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Stop and go. Inferring goat mobility patterns through biomechanical features of the long bones. Tibiae and humeri from Tell Halula under the scope of digital cross-sections.
Roger Alcàntara Fors  1, *@  , Josep Fortuny  2@  , Miquel Molist  1, *@  , Carlos Tornero  3, *@  , Maria Saña  1, *@  
1 : Universitat Autònoma de Barcelona  (UAB)  -  Website
Departament de Prehistòria. Universitat Autònoma de Barcelona 08193 Bellaterra. -  Espagne
2 : Institut Català de Paleontologia Miquel Crusafont  (ICP)  -  Website
Z building. Universitat Autònoma de Barcelona, 08193 Bellaterra -  Espagne
3 : Institut Català de Paleoecologia Humana i Evolució Social (IPHES), Universitat Rovira i Virgili
C. Marcel·lí Domingo s/n, Campus Sescelades URV (Edifici W3), 43007 Tarragona, Spain -  Espagne
* : Corresponding author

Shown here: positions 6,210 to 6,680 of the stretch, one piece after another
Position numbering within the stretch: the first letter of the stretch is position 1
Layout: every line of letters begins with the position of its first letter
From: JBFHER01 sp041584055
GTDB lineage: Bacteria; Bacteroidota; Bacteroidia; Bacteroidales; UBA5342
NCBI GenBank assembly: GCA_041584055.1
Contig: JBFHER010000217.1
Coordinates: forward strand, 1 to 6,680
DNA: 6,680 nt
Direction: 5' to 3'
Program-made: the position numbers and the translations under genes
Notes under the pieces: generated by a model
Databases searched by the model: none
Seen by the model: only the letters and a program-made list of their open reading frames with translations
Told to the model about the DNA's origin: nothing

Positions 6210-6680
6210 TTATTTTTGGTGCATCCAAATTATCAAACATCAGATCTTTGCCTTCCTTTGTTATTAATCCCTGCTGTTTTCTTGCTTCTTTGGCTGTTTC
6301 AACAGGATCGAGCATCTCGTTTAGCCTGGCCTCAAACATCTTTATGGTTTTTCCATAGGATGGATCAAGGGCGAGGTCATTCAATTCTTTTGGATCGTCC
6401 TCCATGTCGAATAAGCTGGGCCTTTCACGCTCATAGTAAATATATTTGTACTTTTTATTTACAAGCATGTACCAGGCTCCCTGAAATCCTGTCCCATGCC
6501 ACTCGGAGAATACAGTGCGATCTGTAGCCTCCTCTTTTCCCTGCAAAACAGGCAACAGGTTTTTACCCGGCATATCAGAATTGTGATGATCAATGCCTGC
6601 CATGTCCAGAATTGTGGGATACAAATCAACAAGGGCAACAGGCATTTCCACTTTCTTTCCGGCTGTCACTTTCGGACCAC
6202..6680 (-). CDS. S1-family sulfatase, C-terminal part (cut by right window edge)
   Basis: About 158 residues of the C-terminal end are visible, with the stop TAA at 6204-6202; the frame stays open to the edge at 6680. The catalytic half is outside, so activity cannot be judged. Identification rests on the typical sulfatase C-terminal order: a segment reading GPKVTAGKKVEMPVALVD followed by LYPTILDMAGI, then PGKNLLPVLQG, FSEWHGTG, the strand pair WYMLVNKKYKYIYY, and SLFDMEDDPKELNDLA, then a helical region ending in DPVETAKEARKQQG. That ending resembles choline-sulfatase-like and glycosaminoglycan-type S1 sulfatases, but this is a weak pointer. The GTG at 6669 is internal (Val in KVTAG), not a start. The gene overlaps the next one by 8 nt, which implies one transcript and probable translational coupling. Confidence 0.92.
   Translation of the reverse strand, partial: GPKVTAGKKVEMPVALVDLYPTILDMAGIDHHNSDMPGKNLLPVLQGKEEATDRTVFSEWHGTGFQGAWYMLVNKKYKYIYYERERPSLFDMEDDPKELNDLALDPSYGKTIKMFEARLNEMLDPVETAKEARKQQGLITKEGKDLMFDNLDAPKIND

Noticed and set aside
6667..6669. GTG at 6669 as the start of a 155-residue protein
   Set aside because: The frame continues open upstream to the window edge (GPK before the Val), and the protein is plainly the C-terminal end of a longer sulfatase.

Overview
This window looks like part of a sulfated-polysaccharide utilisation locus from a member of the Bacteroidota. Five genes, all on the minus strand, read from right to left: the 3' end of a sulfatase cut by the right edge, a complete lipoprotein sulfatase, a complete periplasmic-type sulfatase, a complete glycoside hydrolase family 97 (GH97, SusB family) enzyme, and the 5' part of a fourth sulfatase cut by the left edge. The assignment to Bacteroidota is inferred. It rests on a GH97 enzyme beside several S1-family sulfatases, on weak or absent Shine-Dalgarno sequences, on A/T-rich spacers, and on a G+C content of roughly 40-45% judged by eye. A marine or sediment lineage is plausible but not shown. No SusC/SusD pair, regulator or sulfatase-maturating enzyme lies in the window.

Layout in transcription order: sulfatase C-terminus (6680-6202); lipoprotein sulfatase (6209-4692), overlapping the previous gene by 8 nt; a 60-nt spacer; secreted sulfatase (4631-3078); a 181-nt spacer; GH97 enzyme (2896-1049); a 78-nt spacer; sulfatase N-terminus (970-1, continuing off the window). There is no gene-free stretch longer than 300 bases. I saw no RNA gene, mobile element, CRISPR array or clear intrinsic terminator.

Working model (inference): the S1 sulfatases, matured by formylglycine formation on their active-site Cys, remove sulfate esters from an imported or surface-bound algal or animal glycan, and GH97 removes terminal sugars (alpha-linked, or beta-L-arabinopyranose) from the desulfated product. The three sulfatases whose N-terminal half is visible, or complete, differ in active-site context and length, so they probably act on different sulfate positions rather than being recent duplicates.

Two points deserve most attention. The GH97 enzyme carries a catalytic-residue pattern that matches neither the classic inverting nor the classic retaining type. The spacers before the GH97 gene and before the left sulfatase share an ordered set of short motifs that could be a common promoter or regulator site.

The study of animal mobility and activity patterns is fundamental to understand animal management strategies through archaeozoology. Methodological approaches to infer physical and biomechanical characteristics such as geometric morphometrics have been increasingly developed within the archaeozoological research framework, showing significant and interesting advances in our knowledge on the acquisition and management of the first domesticated animals. We present in this communication the results derived from the study of husbandry regimes in first domestic goat populations based on computerized tomography scanner (CT scan). A significant sample of goat humeri and tibia remains recovered from the settlement of tell Halula (7700 cal BC to 5500 cal BC, middle Euphrates valley, Syria) has been analysed. A modern sample has been also included in the analysis to establish a reference framework for interpretation. The raw data obtained from the CT scan was processed and allowed to generate 3D models of each bone. Digital cross-sections measurements were taken and were used to calculate physical properties of these bones, including bone area, anteroposterior and mediolateral moments of inertia and polar moment of inertia. The values obtained are representative of the modifications that the bone tissue may undergo as a result of its adaptation or response to the different loads received during the life of the animal, being a reflection of its intensity, recurrence, duration and direction. Results show that a group of domestic individuals with activity levels and mobility patterns similar to those of wild goats whereas most of the domestic show different activity levels between domestic populations as well as differentiated mobility patterns which are especially visible regarding lateral movement.


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